Speciation in the new millennium: What's left to know?


Journal Article

The last few decades have seen a surge of interest in speciation, the genetic changes underlying it, and the evolutionary forces driving it. As with most disciplines, however, the nature of the questions addressed has changed with time. Many studies from the 1980s and 1990s often asked questions about whether certain processes ever occur in nature (e.g., speciation with gene flow). Since that time, case studies have provided evidence that nearly all evolutionary processes thought to be involved in speciation have occurred at least once. As a result, we are now in a new era where the "big questions" must go beyond demonstrations that a phenomenon has happened at least once. Here we discuss a few open questions in speciation- questions that we feel are not only exciting but tractable. We focus our discussion most sharply on recent studies in Drosophila and related species, the area of our expertise. However, we also emphasize the importance of broad taxonomic meta-analyses testing the importance or frequency of various processes thought to cause speciation.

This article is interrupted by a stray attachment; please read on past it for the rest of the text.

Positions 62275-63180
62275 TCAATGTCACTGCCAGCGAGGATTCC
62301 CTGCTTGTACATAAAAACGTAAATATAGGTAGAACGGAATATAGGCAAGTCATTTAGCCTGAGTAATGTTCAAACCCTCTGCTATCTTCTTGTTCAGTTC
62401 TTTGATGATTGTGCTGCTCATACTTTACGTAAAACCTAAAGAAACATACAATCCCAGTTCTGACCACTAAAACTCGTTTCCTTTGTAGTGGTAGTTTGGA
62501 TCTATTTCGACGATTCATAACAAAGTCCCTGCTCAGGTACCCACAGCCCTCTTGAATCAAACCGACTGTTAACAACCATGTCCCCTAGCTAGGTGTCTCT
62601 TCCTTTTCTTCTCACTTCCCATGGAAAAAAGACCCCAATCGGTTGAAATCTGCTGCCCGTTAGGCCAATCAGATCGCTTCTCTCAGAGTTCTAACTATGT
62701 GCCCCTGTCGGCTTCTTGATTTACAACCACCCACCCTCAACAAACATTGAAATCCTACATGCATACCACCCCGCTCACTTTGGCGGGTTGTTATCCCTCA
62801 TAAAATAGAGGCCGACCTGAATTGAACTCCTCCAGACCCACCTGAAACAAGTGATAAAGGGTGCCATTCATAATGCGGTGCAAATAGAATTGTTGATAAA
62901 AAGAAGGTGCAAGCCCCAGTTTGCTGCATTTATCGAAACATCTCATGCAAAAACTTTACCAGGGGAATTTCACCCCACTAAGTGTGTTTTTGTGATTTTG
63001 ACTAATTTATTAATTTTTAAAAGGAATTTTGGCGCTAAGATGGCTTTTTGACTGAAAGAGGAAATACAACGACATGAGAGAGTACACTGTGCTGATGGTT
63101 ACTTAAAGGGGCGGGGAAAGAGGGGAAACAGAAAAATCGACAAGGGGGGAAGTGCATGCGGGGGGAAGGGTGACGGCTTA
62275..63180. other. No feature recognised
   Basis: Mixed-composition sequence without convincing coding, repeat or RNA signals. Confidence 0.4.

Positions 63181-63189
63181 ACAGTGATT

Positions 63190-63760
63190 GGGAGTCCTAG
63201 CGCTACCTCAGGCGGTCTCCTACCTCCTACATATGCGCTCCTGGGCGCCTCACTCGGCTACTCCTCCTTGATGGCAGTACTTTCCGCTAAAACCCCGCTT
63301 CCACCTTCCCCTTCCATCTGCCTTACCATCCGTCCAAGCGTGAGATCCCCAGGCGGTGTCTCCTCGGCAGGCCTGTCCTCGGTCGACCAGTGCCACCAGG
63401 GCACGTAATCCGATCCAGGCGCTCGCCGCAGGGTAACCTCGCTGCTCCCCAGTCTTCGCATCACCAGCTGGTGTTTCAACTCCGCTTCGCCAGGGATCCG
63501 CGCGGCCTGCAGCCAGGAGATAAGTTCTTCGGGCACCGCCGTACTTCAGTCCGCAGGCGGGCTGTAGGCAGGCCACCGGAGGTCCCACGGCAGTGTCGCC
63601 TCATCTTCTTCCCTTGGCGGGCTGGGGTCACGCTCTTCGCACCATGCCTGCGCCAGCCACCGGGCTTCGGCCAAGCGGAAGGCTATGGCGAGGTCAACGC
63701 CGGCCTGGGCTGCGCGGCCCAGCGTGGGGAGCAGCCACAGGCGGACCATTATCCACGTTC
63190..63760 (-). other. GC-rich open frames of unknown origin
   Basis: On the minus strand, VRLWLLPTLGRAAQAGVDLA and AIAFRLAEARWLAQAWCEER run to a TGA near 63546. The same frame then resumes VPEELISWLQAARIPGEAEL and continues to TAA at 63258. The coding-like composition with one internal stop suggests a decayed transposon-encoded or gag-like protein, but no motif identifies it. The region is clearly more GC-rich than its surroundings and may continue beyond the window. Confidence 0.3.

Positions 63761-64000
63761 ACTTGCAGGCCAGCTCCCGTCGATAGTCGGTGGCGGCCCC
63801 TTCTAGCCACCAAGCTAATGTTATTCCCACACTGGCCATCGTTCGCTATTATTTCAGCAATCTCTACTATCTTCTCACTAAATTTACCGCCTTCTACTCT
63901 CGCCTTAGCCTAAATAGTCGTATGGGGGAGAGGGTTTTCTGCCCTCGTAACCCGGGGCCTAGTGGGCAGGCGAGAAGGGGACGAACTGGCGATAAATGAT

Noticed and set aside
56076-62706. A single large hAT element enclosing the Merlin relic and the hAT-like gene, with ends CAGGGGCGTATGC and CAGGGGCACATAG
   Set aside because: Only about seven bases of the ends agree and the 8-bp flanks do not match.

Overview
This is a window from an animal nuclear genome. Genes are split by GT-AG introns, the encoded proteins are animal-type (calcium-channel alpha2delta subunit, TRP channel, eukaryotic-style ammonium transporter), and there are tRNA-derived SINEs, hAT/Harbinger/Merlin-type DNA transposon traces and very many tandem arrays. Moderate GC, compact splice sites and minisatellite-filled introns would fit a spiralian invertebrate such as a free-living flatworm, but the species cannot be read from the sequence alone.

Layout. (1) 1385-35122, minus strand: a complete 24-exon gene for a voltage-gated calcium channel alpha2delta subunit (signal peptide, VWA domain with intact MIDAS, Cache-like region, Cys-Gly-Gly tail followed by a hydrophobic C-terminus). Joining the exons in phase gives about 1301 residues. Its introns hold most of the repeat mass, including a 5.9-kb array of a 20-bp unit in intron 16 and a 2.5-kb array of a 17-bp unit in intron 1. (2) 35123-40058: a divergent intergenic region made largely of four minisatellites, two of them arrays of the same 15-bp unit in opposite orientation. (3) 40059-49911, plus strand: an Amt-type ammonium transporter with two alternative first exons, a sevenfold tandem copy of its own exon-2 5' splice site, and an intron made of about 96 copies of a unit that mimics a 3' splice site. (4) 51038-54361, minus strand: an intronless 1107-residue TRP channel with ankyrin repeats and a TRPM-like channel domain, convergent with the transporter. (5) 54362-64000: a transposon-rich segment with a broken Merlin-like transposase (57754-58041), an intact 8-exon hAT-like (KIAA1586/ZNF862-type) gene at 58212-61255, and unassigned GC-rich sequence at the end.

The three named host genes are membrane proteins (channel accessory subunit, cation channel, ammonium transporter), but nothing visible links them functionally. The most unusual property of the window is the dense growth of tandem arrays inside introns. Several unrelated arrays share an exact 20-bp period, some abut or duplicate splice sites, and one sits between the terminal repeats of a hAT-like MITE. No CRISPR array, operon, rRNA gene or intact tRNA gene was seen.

Full Text

Duke Authors

Cited Authors

  • Noor, MAF; Coyne, JA

Published Date

  • January 1, 2006

Published In

Volume / Issue

  • 52 / 3-4

Start / End Page

  • 431 - 441

Electronic International Standard Serial Number (EISSN)

  • 2224-4662

International Standard Serial Number (ISSN)

  • 1565-9801

Digital Object Identifier (DOI)

  • 10.1560/IJEE_52_3-4_431

Citation Source

  • Scopus